The Christmas Village in Philadelphia’s LOVE Park is open through Christmas Eve. The European-style village is packed with more than 80 local and international vendors selling everything from holiday ornaments to Philly-centric clothing to belly-warming food and drink. Do-gooders should beeline to the glowing, life-sized present onsite through December 31. The installation doubles as a donation point where you can give to Fairmount Park Conservancy, Philadelphia Parks & Recreation or Project HOME, an organization working to help the homeless in Philadelphia. Through Tuesday, December 24, LOVE Park, 15th and Arch streets.
What says holidays more than a wintry twirl on the ice? You’re in luck, because the outdoor ice skating rink at Dilworth Park is open noon to 7pm on Christmas Eve, noon to 8pm on Christmas Day, and 11am to 11pm on the 23rd and from December 26 to 30. When you’re not skating, you can try the variety of new seasonal food and drink options onsite, including the Cocktails and Cold Ones happy hour on Christmas night starting at 5pm. The Made in Philadelphia Holiday Market will also be up and running if you need to snag any last-minute gifts. Dilworth Park, 1 S. 15th Street.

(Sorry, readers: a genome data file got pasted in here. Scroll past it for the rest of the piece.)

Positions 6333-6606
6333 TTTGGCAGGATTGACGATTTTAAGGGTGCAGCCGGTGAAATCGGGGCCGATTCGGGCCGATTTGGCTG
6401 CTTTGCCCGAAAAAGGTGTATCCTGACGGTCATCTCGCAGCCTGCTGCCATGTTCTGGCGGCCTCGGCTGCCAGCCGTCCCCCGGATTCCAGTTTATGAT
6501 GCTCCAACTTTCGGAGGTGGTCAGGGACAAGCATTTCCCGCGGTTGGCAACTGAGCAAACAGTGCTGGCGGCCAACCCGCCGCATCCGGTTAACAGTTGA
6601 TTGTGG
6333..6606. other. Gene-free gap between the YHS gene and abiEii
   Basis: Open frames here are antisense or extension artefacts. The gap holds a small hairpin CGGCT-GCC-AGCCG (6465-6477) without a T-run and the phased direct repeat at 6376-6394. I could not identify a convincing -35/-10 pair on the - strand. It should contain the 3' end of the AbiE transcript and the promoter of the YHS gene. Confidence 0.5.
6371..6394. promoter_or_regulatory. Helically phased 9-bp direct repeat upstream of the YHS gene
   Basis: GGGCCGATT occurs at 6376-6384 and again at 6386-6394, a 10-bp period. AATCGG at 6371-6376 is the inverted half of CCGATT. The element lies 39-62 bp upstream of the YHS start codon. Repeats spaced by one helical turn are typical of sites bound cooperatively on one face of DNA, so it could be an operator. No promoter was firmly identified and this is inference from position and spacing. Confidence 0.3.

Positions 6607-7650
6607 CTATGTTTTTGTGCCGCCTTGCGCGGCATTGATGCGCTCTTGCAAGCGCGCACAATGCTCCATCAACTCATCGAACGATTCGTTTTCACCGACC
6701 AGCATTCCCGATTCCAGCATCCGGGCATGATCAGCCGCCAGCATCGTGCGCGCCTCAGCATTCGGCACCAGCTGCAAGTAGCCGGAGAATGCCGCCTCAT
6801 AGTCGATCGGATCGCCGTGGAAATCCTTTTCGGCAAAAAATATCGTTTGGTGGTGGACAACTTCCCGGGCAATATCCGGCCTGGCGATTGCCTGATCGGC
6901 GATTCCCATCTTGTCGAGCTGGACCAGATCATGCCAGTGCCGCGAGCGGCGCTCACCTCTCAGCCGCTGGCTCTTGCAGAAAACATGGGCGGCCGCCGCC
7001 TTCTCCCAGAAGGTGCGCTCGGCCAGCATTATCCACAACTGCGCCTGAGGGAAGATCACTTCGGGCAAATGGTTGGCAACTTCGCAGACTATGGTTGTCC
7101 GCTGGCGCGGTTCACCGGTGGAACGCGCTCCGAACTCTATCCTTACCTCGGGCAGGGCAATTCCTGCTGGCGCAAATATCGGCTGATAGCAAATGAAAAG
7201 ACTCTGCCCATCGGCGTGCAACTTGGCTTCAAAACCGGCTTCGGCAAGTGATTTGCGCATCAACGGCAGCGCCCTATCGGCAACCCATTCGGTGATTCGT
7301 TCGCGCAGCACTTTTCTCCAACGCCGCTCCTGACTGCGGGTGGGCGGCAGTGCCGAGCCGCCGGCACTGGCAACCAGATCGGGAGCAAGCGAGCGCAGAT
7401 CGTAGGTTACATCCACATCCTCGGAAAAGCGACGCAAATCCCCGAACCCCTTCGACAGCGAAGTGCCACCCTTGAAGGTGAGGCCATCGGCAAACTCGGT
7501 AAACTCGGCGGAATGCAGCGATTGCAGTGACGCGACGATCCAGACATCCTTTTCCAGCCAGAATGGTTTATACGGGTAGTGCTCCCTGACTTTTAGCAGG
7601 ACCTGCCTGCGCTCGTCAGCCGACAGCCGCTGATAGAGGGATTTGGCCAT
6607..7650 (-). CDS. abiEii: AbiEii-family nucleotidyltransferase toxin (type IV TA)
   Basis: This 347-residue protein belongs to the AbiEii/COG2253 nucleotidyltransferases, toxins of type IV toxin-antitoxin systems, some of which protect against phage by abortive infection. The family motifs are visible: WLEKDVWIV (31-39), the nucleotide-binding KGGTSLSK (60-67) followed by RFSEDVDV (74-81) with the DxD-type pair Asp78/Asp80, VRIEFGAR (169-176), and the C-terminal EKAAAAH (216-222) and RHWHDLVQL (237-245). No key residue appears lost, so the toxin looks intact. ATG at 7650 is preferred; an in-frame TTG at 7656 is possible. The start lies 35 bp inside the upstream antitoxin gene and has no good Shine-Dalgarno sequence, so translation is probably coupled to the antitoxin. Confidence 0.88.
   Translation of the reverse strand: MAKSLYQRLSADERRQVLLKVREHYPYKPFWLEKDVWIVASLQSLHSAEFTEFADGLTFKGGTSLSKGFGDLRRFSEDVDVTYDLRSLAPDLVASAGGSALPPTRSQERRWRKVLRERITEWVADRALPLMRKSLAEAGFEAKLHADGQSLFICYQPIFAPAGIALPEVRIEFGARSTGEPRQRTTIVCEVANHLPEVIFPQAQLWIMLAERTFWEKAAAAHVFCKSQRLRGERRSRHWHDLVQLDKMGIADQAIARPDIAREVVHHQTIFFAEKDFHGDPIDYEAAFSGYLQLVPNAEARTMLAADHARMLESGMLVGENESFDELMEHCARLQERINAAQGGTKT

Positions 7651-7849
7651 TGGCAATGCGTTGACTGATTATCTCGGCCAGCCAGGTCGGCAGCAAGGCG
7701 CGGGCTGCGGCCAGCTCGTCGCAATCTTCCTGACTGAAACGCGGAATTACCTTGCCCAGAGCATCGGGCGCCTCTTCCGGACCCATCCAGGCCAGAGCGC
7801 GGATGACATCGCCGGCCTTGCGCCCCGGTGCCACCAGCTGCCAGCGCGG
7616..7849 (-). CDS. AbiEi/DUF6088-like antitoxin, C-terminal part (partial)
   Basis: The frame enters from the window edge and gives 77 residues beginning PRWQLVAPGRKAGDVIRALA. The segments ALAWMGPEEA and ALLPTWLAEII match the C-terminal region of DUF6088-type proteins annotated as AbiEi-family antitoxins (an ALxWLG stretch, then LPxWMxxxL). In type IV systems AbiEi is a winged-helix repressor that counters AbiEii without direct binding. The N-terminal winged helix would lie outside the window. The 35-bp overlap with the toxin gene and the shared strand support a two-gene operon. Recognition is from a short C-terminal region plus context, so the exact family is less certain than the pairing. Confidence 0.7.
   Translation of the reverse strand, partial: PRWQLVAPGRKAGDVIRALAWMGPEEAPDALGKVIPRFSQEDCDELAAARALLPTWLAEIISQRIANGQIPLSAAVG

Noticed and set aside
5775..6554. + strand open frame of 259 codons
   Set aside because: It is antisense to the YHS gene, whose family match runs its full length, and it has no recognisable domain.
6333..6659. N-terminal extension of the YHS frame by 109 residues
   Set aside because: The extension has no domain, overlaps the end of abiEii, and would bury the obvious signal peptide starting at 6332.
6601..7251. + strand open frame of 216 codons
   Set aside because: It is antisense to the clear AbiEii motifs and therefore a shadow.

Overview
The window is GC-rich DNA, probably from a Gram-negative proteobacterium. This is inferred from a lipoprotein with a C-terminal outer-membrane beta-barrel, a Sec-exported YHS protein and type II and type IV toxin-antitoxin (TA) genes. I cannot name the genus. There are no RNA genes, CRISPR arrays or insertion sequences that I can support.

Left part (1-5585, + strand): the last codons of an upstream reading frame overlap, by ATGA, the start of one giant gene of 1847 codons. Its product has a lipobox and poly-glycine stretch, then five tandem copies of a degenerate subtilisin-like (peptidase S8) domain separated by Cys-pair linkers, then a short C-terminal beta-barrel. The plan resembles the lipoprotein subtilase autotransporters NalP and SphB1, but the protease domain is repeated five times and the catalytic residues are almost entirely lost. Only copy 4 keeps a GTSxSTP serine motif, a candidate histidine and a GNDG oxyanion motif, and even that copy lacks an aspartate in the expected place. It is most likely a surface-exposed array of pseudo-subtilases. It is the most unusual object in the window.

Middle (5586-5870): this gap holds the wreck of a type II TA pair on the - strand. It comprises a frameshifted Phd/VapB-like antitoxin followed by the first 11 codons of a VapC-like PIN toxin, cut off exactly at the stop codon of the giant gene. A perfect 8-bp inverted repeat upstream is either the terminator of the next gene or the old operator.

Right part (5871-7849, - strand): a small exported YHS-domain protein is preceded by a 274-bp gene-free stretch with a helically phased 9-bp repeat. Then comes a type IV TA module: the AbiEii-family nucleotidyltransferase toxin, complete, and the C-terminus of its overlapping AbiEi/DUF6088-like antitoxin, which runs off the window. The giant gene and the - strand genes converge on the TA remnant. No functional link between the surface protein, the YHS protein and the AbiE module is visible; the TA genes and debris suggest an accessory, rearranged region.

The dazzling holiday light show at Franklin Square will be aglow every day this week except December 25. The center of the festivities is the Electrical Spectacle Holiday Light Show, which illuminates the park through December 31 with more than 80,000 LED bulbs that flicker along to a soundtrack of holiday tunes pre-recorded by the Philly POPS. The season also sees family-friendly activities and, for adults, a winter beer garden decked out with sizzling fire pits and a bar cranking out beer, wine and hot chocolate. Through December 31, Sunday–Thursday, 4–8pm; Friday and Saturday, 4–9pm, pay as you go, Franklin Square, 6th and Race streets.